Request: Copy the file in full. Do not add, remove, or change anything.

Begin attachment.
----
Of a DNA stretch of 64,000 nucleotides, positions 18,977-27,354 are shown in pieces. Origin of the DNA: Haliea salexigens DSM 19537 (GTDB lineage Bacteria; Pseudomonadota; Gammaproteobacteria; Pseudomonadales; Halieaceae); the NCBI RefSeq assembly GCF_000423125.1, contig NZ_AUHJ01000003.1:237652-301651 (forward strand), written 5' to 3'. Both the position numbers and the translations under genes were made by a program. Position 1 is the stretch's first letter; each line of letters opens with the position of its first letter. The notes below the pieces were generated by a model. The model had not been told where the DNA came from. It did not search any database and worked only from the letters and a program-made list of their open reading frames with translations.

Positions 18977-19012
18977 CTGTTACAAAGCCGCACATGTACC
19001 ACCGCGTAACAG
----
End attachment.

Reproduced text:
Of a DNA stretch of 64,000 nucleotides, positions 18,977-27,354 are shown in pieces. Origin of the DNA: Haliea salexigens DSM 19537 (GTDB lineage Bacteria; Pseudomonadota; Gammaproteobacteria; Pseudomonadales; Halieaceae); the NCBI RefSeq assembly GCF_000423125.1, contig NZ_AUHJ01000003.1:237652-301651 (forward strand), written 5' to 3'. Both the position numbers and the translations under genes were made by a program. Position 1 is the stretch's first letter; each line of letters opens with the position of its first letter. The notes below the pieces were generated by a model. The model had not been told where the DNA came from. It did not search any database and worked only from the letters and a program-made list of their open reading frames with translations.

Positions 18977-19012
18977 CTGTTACAAAGCCGCACATGTACC
19001 ACCGCGTAACAG